Beijing's core government functions have already been moved from the heart of the city to the eastern suburb of Tongzhou. And as part of the coordinated development project, China announced in April that it will establish a massive city called the Xiongan New Area in Hebei.
The metropolis is to rise in a farming area about 150km from Beijing. The Xi administration describes it as "a strategy crucial for the millennium to come."
One rumor is that the farming district was chosen because Xi's mother, Qi Xin, was born nearby.
Property transactions have been banned in the area, in response to signs of a price spike. But in May, the place was still home to vast cornfields, marshland and small towns. The region is known for its fur-processing industry, and dyed pink pelts could be seen hanging under the eaves.
Will this pastoral landscape really become a cluster of skyscrapers in 10 or 20 years?
To be sure, China has a track record of this sort of thing. It transformed Shanghai's Pudong district from an open field into a commercial hub, complete with a distinctive skyline, a new airport and even Shanghai Disneyland.
But China's superfast growth phase is in the past. Pouring money into a new city is risky -- as shown by the Caofeidian development project in Hebei, which is now a ghost town.
At the same time, a project to build a new international airport is underway about 50km south of central Beijing. The airport is scheduled to open at the end of 2019, and there is little question the city of 23 million needs it.
The current gateway -- Beijing Capital International Airport -- has been expanded and currently has three terminals. But it is operating at full capacity and delays have become a serious issue.
Steering the Beijing redevelopment drive is Cai Qi, 61, who became the party chief in the capital in May.
Cai was born in Fujian. In fact, he straddles both the Fujian and Zhejiang factions; he was transferred from the former province to the latter in the late 1990s.
Later, Xi also moved from Fujian to Zhejiang, where he became the province's top official.
At this point, Cai is not even one of the nearly 200 candidates for full membership on the Communist Party's Central Committee. But he is virtually certain to leapfrog rivals and join the Politburo at the party's National Congress this autumn.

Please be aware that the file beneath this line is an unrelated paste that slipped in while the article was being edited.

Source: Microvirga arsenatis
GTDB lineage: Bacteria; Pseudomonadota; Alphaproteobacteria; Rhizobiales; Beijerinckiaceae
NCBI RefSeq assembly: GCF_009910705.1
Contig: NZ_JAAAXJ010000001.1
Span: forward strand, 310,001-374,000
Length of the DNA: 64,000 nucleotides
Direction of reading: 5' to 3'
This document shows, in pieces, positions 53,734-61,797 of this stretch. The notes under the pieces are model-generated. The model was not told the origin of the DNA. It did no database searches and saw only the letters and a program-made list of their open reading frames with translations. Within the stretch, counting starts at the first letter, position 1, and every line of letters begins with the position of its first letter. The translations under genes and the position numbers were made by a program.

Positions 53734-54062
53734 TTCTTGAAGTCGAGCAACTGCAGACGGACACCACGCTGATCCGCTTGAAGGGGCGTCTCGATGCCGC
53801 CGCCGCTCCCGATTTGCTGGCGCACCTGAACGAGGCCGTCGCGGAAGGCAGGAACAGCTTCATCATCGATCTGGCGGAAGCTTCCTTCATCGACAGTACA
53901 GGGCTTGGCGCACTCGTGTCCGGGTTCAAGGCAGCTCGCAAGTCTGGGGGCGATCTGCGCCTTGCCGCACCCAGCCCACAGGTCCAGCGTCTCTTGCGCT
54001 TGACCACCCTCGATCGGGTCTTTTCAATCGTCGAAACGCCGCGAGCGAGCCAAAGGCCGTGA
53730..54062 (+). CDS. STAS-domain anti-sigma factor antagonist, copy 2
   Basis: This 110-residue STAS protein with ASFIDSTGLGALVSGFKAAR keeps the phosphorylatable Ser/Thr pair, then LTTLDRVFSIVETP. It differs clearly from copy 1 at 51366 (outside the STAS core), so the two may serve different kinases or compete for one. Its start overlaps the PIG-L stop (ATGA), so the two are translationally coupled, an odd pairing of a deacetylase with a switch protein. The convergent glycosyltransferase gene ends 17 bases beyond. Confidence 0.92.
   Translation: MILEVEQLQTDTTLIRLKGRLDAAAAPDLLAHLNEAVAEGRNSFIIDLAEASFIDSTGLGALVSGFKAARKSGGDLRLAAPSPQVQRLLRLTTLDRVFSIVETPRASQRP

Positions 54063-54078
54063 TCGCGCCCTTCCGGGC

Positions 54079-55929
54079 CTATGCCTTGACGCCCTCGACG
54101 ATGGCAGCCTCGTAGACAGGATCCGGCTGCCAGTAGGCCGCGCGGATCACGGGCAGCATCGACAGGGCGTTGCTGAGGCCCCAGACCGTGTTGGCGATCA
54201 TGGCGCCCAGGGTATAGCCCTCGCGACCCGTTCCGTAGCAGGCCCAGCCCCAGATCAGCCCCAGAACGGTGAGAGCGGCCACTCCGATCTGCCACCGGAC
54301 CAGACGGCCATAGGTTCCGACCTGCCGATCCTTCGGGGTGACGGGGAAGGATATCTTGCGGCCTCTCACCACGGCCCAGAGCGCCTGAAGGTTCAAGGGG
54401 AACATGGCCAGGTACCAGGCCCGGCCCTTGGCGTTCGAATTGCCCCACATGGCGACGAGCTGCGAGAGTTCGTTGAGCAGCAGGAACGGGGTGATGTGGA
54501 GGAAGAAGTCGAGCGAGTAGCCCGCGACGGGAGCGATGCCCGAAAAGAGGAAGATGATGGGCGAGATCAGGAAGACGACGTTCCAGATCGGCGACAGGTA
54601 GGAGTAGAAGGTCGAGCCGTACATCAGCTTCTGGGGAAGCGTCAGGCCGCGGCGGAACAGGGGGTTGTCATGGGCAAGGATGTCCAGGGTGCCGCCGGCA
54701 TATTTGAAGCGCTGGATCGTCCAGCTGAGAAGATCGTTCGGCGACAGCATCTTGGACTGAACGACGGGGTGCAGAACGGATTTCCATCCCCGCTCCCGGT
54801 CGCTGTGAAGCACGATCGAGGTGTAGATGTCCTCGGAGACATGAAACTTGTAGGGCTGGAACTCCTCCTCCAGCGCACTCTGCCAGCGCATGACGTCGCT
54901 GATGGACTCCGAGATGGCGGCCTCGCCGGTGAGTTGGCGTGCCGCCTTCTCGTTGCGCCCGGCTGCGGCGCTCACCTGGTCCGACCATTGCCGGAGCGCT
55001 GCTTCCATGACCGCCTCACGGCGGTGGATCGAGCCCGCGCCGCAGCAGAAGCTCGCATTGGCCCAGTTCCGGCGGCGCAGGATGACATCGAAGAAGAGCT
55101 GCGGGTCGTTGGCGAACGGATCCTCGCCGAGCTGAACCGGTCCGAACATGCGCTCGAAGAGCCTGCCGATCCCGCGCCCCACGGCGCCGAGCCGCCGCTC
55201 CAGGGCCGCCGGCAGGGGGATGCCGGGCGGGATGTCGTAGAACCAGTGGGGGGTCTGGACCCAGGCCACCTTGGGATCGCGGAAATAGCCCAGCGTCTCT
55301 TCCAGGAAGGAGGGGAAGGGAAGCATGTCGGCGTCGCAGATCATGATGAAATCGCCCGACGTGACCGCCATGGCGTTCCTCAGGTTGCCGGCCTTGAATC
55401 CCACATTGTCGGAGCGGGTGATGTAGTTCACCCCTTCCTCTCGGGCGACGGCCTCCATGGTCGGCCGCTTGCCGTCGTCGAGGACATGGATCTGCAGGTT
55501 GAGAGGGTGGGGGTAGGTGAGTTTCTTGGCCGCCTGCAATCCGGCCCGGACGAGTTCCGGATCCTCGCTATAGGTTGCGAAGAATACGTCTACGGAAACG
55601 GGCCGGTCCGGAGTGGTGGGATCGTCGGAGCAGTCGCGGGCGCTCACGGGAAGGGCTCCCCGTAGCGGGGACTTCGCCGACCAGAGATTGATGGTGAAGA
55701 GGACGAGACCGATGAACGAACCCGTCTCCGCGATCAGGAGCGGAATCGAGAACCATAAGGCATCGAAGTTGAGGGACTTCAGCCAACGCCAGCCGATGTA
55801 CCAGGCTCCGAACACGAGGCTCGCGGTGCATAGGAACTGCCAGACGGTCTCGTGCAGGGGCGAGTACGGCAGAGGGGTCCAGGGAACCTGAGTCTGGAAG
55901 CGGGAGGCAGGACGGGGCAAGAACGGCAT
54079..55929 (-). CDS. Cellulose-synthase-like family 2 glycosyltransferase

Cai is doing his part to promote Xi's interests. On Aug. 3 -- the same day China's leaders and retired party elders reportedly converged at the Hebei seaside resort of Beidaihe for their annual summer gathering -- Cai attended a meeting in the capital and repeatedly referred to Xi's "important thought."
This was part of a push to enshrine the president's political thinking in the party's rules at the upcoming congress.
Like Cai, the No. 2 man in Beijing is also in Xi's corner. That would be Chen Jining, the 53-year-old acting mayor.
Forces within the party are broadly divided into three groups: Xi's camp, including both the Fujian and Zhejiang factions; the Communist Youth League faction, made up of former officials of the party's youth organization, including former President Hu Jintao and current Premier Li Keqiang; and former President Jiang Zemin's faction.
Chen assumed his post after serving as environmental protection minister. Previously, he was the president of Tsinghua University in Beijing -- Xi's alma mater.
Concentration of power
The appointments of close Xi aides to the top two posts in Beijing have raised eyebrows among party insiders.
"It is natural that Xi's group wants to manage the huge amount of money to be invested in Beijing, Tianjin and Hebei," said one former bureaucrat.
Party elders and allied bureaucrats wield strong influence in Beijing -- namely former President Jiang, who is now 90, and former Premier Wen Jiabao, now 74. Furthermore, Tianjin is a stronghold of Wen, who was born there, and Zhang Gaoli, one of the current seven Politburo Standing Committee members.
But Xi's group looks poised to obtain total authority in the Beijing-Tianjin-Hebei economic triangle by redeveloping the areas and installing officials in key posts. The recent personnel changes are part of Xi's wider effort to fend off political foes and consolidate his power.
For Team Xi, the remodeling of Beijing and the construction of the Xiongan New Area also mark significant steps toward dominating vested interests.
Xi, it should be noted, has not been a force in Chinese politics for very long. It was only 10 years ago that he emerged as a likely candidate to take the helm. To the surprise of many, he was promoted to the Politburo Standing Committee at the party's 2007 congress, jumping to sixth place in the hierarchy -- one rank ahead of Li Keqiang.
The Politburo Standing Committee is the party's top decision-making body. Xi's promotion made him a shoo-in to succeed Hu Jintao. Sure enough, he became the party's general secretary in autumn 2012 and president in spring 2013.
His limited time on the top echelon partly explains why he fills his inner circle with old associates.
Before joining the Politburo Standing Committee, Xi served as Shanghai's top official, but only for half a year. This was after his 17 years in Fujian and five years in Zhejiang.
Despite Xi's second red generation status, he lacks the support of powerful organizations like the Communist Youth League. Seen from this angle, he has little choice but to rely on the Zhejiang and Fujian factions.
Now, huge responsibilities rest on the shoulders of relatively inexperienced loyalists from the two groups. Xi cannot afford to see his pet projects fail. But to succeed, his allies will have to win risky turf wars and uproot powerful vested interests.